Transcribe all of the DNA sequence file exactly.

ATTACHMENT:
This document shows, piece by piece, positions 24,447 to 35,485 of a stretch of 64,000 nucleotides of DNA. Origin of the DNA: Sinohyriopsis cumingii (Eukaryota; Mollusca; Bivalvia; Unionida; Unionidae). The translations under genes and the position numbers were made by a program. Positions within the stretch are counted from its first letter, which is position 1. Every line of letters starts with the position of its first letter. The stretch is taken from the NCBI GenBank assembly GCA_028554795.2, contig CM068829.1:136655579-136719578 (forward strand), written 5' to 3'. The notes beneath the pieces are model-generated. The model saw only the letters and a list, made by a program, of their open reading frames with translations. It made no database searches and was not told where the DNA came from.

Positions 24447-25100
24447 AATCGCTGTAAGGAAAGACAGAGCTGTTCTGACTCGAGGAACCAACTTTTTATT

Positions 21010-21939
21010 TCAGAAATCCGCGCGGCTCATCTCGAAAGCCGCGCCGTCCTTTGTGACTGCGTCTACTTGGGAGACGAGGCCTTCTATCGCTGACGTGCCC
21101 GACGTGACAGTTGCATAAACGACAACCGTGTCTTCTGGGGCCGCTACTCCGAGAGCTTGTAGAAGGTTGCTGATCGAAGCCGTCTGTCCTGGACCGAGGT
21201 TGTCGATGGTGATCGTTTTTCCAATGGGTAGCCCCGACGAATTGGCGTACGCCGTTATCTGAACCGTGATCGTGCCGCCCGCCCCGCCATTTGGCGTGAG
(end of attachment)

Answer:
This document shows, piece by piece, positions 24,447 to 35,485 of a stretch of 64,000 nucleotides of DNA. Origin of the DNA: Sinohyriopsis cumingii (Eukaryota; Mollusca; Bivalvia; Unionida; Unionidae). The translations under genes and the position numbers were made by a program. Positions within the stretch are counted from its first letter, which is position 1. Every line of letters starts with the position of its first letter. The stretch is taken from the NCBI GenBank assembly GCA_028554795.2, contig CM068829.1:136655579-136719578 (forward strand), written 5' to 3'. The notes beneath the pieces are model-generated. The model saw only the letters and a list, made by a program, of their open reading frames with translations. It made no database searches and was not told where the DNA came from.

Positions 24447-25100
24447 AATCGCTGTAAGGAAAGACAGAGCTGTTCTGACTCGAGGAACCAACTTTTTATT

Positions 21010-21939
21010 TCAGAAATCCGCGCGGCTCATCTCGAAAGCCGCGCCGTCCTTTGTGACTGCGTCTACTTGGGAGACGAGGCCTTCTATCGCTGACGTGCCC
21101 GACGTGACAGTTGCATAAACGACAACCGTGTCTTCTGGGGCCGCTACTCCGAGAGCTTGTAGAAGGTTGCTGATCGAAGCCGTCTGTCCTGGACCGAGGT
21201 TGTCGATGGTGATCGTTTTTCCAATGGGTAGCCCCGACGAATTGGCGTACGCCGTTATCTGAACCGTGATCGTGCCGCCCGCCCCGCCATTTGGCGTGAG